— Logical volume —
LV Name                /dev/VolGroup00/LogVol01
VG Name                VolGroup00
LV UUID                CHbTHv-9xiJ-3KkV-QMXh-WGs9-CROT-rDiVZv
LV Write Access        read/write
LV Status              NOT available
LV Size                3.72 GB
Current LE             119
Segments               1
Allocation             inherit

Now you need to open the menu.lst files which controls the boot options. you can find that in /boot/grub location. Give command gedit /boot/grub/menu.lst as root to edit the menu.lst. You will find output like the following:

# menu.lst – See: grub(8), info grub, update-grub(8)
#            grub-install(8), grub-floppy(8),
#            grub-md5-crypt, /usr/share/doc/grub
#            and /usr/share/doc/grub-doc/.
## default num
# Set the default entry to the entry number NUM. Numbering starts from 0, and
# the entry number 0 is the default if the command is not used.
# You can specify ‘saved’ instead of a number. In this case, the default entry
# is the entry saved with the command ‘savedefault’.
# WARNING: If you are using dmraid do not use ‘savedefault’ or your
# array will desync and will not let you boot your system.
default         0
## timeout sec
# Set a timeout, in SEC seconds, before automatically booting the default entry
# (normally the first entry defined).
timeout         10
## hiddenmenu
# Hides the menu by default (press ESC to see the menu)
# Pretty colours
#color cyan/blue white/blue
## password [‘–md5’] passwd
# If used in the first section of a menu file, disable all interactive editing
# control (menu entry editor and command-line)  and entries protected by the
# command ‘lock’
# e.g. password topsecret
#      password –md5 $1$gLhU0/$aW78kHK1QfV3P2b2znUoe/
# password topsecret
# examples
# title         Windows 95/98/NT/2000
# root          (hd0,0)
# makeactive
# chainloader   +1
# title         Linux
# root          (hd0,1)
# kernel        /vmlinuz root=/dev/hda2 ro
# Put static boot stanzas before and/or after AUTOMAGIC KERNEL LIST
## lines between the AUTOMAGIC KERNELS LIST markers will be modified
## by the debian update-grub script except for the default options below
## DO NOT UNCOMMENT THEM, Just edit them to your needs
## ## Start Default Options ##
## default kernel options
## default kernel options for automagic boot options
## If you want special options for specific kernels use kopt_x_y_z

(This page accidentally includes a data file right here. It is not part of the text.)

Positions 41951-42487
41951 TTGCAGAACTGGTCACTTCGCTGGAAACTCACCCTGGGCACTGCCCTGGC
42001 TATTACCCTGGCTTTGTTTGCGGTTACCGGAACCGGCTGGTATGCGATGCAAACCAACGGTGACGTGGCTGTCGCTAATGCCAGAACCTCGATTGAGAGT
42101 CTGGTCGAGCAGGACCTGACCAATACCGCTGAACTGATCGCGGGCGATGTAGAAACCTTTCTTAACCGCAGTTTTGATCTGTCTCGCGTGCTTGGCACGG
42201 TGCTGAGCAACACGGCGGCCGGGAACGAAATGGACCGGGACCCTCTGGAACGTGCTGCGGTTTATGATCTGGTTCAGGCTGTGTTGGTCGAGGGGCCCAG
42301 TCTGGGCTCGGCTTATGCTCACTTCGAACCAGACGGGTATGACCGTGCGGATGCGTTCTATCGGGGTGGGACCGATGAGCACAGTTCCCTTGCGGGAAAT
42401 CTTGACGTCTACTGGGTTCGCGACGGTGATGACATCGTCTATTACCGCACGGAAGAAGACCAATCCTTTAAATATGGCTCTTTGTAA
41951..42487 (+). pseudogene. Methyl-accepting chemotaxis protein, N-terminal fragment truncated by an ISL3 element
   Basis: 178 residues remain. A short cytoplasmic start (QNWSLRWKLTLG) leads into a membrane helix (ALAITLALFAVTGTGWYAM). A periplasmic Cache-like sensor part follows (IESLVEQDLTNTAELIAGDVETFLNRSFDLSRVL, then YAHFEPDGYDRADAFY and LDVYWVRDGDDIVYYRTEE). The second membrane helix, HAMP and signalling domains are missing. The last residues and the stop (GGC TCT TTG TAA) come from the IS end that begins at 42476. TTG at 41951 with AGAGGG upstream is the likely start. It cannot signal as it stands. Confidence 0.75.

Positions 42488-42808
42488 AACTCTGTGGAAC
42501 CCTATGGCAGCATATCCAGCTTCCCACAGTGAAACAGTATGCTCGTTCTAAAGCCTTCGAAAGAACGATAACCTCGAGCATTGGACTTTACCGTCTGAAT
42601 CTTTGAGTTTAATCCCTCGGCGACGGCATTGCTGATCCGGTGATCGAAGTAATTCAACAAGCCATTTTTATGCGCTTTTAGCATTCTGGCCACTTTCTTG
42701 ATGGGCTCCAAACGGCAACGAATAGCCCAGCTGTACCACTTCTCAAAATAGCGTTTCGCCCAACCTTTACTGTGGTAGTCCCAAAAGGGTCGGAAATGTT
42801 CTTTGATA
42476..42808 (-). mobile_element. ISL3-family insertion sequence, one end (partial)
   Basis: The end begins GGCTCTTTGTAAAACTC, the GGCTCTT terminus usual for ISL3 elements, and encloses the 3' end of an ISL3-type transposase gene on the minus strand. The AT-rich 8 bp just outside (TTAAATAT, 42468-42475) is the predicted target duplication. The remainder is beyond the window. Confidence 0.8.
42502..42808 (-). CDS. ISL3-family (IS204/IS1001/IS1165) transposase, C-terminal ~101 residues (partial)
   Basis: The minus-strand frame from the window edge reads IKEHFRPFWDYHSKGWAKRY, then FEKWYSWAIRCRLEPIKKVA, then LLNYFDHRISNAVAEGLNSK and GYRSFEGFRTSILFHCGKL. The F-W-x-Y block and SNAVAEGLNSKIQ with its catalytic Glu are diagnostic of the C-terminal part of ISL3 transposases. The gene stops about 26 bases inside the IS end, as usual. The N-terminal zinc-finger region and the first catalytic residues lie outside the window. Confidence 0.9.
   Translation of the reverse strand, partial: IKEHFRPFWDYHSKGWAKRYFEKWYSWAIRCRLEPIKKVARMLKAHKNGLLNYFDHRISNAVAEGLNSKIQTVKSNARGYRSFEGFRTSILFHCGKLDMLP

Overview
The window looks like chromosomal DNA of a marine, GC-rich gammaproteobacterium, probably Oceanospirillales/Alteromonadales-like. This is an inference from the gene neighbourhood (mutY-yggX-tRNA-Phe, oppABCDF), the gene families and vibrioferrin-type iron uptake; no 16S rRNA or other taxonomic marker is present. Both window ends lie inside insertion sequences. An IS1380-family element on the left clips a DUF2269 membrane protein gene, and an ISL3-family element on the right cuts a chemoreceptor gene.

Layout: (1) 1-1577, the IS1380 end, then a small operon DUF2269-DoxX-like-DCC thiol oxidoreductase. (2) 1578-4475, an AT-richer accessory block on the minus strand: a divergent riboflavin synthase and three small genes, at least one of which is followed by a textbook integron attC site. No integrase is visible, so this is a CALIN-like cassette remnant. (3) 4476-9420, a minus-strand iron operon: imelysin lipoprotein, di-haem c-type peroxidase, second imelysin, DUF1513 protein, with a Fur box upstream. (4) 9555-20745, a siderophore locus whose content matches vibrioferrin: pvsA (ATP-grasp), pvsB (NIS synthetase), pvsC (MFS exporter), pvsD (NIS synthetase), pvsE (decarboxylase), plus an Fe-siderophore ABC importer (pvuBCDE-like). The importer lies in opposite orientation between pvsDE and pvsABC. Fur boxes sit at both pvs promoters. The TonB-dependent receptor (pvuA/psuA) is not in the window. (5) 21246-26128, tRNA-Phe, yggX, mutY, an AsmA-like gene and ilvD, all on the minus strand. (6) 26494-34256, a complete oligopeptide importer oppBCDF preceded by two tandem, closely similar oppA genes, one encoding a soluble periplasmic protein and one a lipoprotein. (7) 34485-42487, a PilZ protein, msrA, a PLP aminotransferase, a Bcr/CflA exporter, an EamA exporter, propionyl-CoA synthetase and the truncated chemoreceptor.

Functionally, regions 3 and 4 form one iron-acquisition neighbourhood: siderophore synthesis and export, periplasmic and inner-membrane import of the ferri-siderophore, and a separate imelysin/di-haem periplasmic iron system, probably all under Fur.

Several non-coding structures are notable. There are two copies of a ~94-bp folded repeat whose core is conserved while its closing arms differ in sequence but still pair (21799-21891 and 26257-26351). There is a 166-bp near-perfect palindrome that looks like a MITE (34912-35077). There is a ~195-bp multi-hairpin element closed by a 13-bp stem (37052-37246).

## where x.y.z is kernel version. Minor versions can be omitted.
## e.g. kopt=root=/dev/hda1 ro
##      kopt_2_6_8=root=/dev/hdc1 ro
##      kopt_2_6_8_2_686=root=/dev/hdc2 ro
# kopt=root=UUID=ca774c9d-9bcb-475a-beae-8edd6aeaa30c ro
## default grub root device
## e.g. groot=(hd0,0)
# groot=ca774c9d-9bcb-475a-beae-8edd6aeaa30c
## should update-grub create alternative automagic boot options
## e.g. alternative=true
##      alternative=false
# alternative=true
## should update-grub lock alternative automagic boot options
## e.g. lockalternative=true
##      lockalternative=false
# lockalternative=false
## additional options to use with the default boot option, but not with the
## alternatives
## e.g. defoptions=vga=791 resume=/dev/hda5
# defoptions=quiet splash
## should update-grub lock old automagic boot options
## e.g. lockold=false
##      lockold=true
# lockold=false
## Xen hypervisor options to use with the default Xen boot option
# xenhopt=
## Xen Linux kernel options to use with the default Xen boot option
# xenkopt=console=tty0
## altoption boot targets option
## multiple altoptions lines are allowed
## e.g. altoptions=(extra menu suffix) extra boot options
##      altoptions=(recovery) single
# altoptions=(recovery mode) single
## controls how many kernels should be put into the menu.lst
## only counts the first occurence of a kernel, not the
## alternative kernel options
## e.g. howmany=all
##      howmany=7
# howmany=all
## specify if running in Xen domU or have grub detect automatically
## update-grub will ignore non-xen kernels when running in domU and vice versa
## e.g. indomU=detect
##      indomU=true
##      indomU=false
# indomU=detect
## should update-grub create memtest86 boot option
## e.g. memtest86=true
##      memtest86=false
# memtest86=true
## should update-grub adjust the value of the default booted system
## can be true or false
# updatedefaultentry=false
## should update-grub add savedefault to the default options
## can be true or false
# savedefault=false
## ## End Default Options ##
title           Ubuntu 9.04, kernel 2.6.28-11-generic
uuid            ca774c9d-9bcb-475a-beae-8edd6aeaa30c
kernel          /boot/vmlinuz-2.6.28-11-generic root=UUID=ca774c9d-9bcb-475a-beae-8edd6aeaa30c ro quiet splash
initrd          /boot/initrd.img-2.6.28-11-generic
##title         Ubuntu 9.04, kernel 2.6.28-11-generic (recovery mode)
##uuid          ca774c9d-9bcb-475a-beae-8edd6aeaa30c
##kernel                /boot/vmlinuz-2.6.28-11-generic ##root=UUID=ca774c9d-9bcb-475a-beae-8edd6aeaa30c ro  single
##initrd                /boot/initrd.img-2.6.28-11-generic
##title         Ubuntu 9.04, kernel 2.6.27-7-generic
##uuid          ca774c9d-9bcb-475a-beae-8edd6aeaa30c